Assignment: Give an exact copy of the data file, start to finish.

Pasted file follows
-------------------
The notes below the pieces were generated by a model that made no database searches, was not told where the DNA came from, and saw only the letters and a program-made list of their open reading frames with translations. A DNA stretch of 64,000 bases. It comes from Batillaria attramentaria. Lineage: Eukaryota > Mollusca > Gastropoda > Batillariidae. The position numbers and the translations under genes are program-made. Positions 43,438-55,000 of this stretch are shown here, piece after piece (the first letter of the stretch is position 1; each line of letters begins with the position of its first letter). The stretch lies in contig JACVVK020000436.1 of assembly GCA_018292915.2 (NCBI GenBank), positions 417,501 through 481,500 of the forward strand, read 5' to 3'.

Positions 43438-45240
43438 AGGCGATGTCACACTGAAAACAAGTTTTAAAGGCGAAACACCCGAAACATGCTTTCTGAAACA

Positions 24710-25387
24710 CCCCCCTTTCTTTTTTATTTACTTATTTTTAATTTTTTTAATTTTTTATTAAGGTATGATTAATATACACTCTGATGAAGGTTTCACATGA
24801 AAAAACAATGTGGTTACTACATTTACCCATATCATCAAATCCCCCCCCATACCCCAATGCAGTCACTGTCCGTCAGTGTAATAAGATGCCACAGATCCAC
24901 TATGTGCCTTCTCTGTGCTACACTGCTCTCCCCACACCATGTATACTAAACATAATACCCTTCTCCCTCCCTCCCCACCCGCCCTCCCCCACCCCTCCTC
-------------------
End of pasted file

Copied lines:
The notes below the pieces were generated by a model that made no database searches, was not told where the DNA came from, and saw only the letters and a program-made list of their open reading frames with translations. A DNA stretch of 64,000 bases. It comes from Batillaria attramentaria. Lineage: Eukaryota > Mollusca > Gastropoda > Batillariidae. The position numbers and the translations under genes are program-made. Positions 43,438-55,000 of this stretch are shown here, piece after piece (the first letter of the stretch is position 1; each line of letters begins with the position of its first letter). The stretch lies in contig JACVVK020000436.1 of assembly GCA_018292915.2 (NCBI GenBank), positions 417,501 through 481,500 of the forward strand, read 5' to 3'.

Positions 43438-45240
43438 AGGCGATGTCACACTGAAAACAAGTTTTAAAGGCGAAACACCCGAAACATGCTTTCTGAAACA

Positions 24710-25387
24710 CCCCCCTTTCTTTTTTATTTACTTATTTTTAATTTTTTTAATTTTTTATTAAGGTATGATTAATATACACTCTGATGAAGGTTTCACATGA
24801 AAAAACAATGTGGTTACTACATTTACCCATATCATCAAATCCCCCCCCATACCCCAATGCAGTCACTGTCCGTCAGTGTAATAAGATGCCACAGATCCAC
24901 TATGTGCCTTCTCTGTGCTACACTGCTCTCCCCACACCATGTATACTAAACATAATACCCTTCTCCCTCCCTCCCCACCCGCCCTCCCCCACCCCTCCTC